Directed by Kelvin Tong
Distributed by Tartan Video
Tough luck, Lebanon! Eat dust, Kazakhstan! Singapore has become the newest third world country to make its big genre debut. That may not mean much to most, but it’s still cause for celebration: It’s not every day a nation pops its horror cherry.
The inevitable downside is that The Maid looks and feels like a debut film.
According to Chinese superstition, the gates of hell open in the seventh month of the lunar calendar, and spirits walk among the living for 30 days and nights. During this time residents perform prayers and rituals to drive the dead back. Of course, nobody bothers telling this to cute, unsuspecting Rosa (Alessandra de Rossi playing the doe-eyed Jessica Harper Suspiria role) who arrives from the Phillipines to work as a household maid. Unfortunately she does her job a bit too well, sweeping up the wrong piece of trash during the wrong ritual, thus opening up one huge paranormal can of worms.
From there, The Maid descends into your typical “I See Dead People” flick, borrowing heavily from the likes of Ju On, The Sixth Sense, and The Eye as Rosa encounters a series of predictable spook attacks. Writer/director Kelvin Tong is such a slave to formula it’s almost like he’s playing catch up by using every horror movie cliché at once. Telegraphed boo moments are accompanied by obnoxious musical stingers, and even non-horror fans will be able to stay one step ahead of the action.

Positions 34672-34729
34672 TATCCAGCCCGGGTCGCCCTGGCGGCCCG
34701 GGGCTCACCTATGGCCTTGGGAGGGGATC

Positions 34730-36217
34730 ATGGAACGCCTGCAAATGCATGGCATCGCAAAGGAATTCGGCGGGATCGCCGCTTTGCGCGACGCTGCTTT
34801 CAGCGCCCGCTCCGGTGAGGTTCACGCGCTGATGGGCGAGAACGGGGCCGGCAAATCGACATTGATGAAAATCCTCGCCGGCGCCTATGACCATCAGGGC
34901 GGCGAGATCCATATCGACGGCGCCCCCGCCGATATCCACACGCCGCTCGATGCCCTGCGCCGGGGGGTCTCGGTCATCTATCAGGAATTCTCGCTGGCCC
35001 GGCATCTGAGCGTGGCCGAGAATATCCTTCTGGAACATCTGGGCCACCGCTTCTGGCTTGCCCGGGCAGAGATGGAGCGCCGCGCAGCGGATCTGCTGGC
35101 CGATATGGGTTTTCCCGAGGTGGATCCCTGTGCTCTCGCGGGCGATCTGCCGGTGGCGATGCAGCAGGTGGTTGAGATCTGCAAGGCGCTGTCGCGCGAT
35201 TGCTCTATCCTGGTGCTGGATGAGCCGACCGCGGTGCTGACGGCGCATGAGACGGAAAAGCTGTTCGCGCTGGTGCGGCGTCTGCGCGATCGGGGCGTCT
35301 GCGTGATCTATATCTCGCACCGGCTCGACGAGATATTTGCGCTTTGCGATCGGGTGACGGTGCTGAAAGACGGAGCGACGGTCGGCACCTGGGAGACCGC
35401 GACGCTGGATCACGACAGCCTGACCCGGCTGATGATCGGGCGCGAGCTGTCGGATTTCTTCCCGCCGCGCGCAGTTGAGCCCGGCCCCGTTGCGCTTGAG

Thankfully, the results are still watchable. On a technical level The Maid is pretty accomplished for a low budget film. The cinematography is gorgeous and gives the whole thing something resembling an atmosphere, which is more than can be said for many similar efforts. And despite the blatant unoriginality of the script, things pick up steam in the final ten minutes when the story throws one truly warped curve ball.
Tong shoots the film mostly in English, which is downright baffling since it’s obviously a second (… or third … or fourth) language. Our leading lady speaks well enough, but some of the supporting actors are so bad that even subtitle detractors (if you’re one, shame on you!) will find themselves wanting to put them on for reference. Unfortunately, Tartan Video’s DVD release only subs the few foreign language scenes, which will have viewers fumbling for the rewind button during certain lines of dialogue. Specs-wise, there isn’t much on the disc (we get a “making-of” television special and the usual gaggle of trailers), but the video and audio presentation is nonetheless superb.
Although competently made with a few stand-out moments, The Maid is a fairly dismissible ghost flick. Still, you have to give it props for trying. After all, you can’t swim the English Channel your first time in the water.
“The Making-of The Maid” featurette
2 out of 5